Simon Pegg says he was hired to make Star Trek 3 less 'Star Trek-y'

Many fans wanted something different for the next Star Trek sequel in the wake of Into Darkness, but you better be careful what you wish for. 

Simon Pegg has never been one to shy away from an open microphone, and in a new interview with the Irish Examiner he dropped some extremely interesting intel on the new Star Trek sequel he’s co-writing. Basically: Pegg says the original script was “too Star Trek-y,” so he was brought in to give it another pass to make it more accessible as a tentpole film. Hmm.

Check out the excerpt from his comments below:

"They had a script for Star Trek that wasn’t really working for them. I think the studio was worried that it might have been a little bit too Star Trek-y. Avengers Assemble, which is a pretty nerdy, comic-book, supposedly niche thing, made 1.5 billion dollars. Star Trek Into Darkness made half a billion, which is still brilliant.

But it means that, according to the studio, there’s still one billion dollars worth of box office that don’t go and see Star Trek. And they want to know why. People don’t see it being a fun, brightly colored, Saturday night entertainment like the Avengers. [The solution is to] make a Western or a thriller or a heist movie, then populate that with Star Trek characters so it’s more inclusive to an audience that might be a little bit reticent."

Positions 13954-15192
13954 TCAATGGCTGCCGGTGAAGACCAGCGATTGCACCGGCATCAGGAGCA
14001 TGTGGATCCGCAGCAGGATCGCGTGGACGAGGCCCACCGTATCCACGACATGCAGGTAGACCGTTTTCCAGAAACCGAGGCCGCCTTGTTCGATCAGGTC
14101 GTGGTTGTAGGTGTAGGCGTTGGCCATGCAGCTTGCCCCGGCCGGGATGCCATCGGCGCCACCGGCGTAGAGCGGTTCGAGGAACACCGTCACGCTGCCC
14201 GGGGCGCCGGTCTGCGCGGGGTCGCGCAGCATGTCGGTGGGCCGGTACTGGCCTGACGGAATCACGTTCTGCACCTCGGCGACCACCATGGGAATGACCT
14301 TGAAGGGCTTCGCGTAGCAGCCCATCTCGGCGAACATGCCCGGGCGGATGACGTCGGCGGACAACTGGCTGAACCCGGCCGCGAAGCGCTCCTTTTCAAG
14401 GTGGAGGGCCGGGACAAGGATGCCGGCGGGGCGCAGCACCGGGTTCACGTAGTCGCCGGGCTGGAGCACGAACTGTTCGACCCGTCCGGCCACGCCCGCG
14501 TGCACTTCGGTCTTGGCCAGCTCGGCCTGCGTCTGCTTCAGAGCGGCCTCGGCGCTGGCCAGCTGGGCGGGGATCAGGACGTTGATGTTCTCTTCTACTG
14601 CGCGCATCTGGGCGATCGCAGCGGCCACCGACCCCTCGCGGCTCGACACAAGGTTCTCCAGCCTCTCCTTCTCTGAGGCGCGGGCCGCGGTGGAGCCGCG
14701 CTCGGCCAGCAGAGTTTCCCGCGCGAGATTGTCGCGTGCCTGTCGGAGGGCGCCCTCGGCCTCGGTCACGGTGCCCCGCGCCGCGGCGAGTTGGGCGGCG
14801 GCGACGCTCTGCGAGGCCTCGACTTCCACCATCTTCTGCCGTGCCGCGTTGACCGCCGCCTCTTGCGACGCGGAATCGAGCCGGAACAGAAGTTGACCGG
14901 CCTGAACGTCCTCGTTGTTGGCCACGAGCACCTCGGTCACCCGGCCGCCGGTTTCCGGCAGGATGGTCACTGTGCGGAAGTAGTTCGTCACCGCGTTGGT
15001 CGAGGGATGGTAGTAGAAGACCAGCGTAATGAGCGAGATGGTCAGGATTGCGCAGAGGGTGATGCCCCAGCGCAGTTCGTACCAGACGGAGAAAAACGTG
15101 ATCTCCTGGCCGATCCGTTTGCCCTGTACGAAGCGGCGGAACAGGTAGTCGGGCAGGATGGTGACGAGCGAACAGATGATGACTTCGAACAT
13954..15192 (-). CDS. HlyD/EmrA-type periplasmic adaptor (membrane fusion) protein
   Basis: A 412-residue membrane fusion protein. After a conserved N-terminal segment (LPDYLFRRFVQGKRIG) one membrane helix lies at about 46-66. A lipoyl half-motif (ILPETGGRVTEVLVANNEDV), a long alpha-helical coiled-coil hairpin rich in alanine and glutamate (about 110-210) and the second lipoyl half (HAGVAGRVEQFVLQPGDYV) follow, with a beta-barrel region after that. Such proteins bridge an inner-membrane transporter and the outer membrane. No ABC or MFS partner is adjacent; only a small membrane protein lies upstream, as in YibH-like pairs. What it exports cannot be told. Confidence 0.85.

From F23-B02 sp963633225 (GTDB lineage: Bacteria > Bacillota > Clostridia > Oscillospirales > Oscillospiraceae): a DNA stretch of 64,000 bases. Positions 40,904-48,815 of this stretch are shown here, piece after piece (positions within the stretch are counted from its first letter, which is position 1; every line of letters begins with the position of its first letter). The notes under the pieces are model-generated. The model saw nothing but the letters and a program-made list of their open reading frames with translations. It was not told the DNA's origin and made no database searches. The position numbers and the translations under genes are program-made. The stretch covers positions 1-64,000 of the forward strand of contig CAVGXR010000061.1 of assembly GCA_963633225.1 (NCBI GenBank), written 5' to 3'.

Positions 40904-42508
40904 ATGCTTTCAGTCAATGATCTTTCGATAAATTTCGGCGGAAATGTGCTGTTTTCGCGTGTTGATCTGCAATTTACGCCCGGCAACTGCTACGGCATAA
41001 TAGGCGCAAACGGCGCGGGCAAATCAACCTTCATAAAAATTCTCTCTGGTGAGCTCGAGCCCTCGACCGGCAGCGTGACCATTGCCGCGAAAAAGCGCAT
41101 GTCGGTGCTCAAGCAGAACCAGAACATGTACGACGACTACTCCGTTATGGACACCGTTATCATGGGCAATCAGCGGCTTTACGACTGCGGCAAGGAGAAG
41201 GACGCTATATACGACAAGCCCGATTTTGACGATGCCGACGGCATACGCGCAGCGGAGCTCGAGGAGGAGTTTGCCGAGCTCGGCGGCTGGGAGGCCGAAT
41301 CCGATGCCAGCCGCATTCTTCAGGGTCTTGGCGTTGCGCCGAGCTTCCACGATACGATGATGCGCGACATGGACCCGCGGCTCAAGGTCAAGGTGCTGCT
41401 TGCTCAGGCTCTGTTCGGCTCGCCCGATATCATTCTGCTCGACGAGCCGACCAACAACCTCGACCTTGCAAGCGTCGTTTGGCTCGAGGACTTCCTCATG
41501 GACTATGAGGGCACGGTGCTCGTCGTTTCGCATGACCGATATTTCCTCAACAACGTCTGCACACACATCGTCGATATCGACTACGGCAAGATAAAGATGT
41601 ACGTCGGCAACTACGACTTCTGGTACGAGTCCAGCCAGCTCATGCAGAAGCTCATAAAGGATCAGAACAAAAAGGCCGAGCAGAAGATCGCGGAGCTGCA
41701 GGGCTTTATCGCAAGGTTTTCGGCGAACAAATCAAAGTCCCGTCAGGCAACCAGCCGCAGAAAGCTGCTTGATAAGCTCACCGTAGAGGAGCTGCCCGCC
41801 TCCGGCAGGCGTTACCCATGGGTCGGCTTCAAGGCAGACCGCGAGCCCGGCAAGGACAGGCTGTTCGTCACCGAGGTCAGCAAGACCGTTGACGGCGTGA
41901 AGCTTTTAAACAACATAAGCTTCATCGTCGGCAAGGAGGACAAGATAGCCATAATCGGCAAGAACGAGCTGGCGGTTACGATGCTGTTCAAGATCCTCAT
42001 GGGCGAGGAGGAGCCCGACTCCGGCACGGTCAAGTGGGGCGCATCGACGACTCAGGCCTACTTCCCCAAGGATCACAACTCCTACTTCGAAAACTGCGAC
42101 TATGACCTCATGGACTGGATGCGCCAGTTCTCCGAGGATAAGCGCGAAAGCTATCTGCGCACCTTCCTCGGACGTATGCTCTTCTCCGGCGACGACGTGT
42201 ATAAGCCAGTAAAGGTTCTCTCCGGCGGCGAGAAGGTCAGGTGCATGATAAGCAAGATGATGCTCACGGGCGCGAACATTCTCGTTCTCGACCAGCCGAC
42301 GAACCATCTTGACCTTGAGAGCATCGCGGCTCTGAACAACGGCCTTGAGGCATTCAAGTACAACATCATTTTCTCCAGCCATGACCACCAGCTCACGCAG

Pegg took over writing duties from Roberto Orci, who was a self-professed Trekkie. That’s not a bad thing, obviously, but it sounds like Orci’s original draft might’ve had the film folding in on itself to the point that it wasn’t as inviting as the studio wanted to the average moviegoer (maybe?).

There’s nothing wrong with trying to make a film that can appeal to both genre fans and everyone else — but the problem is that you often end up with a finished product that appeals to neither. Pegg is an excellent writer with an excellent grasp of the genre, but we’d be lying if we said this didn’t throw up a red flag or two about Trek 3.

What do you think of Pegg’s comments about the sequel?

(Via Irish Examiner, Radio Times)

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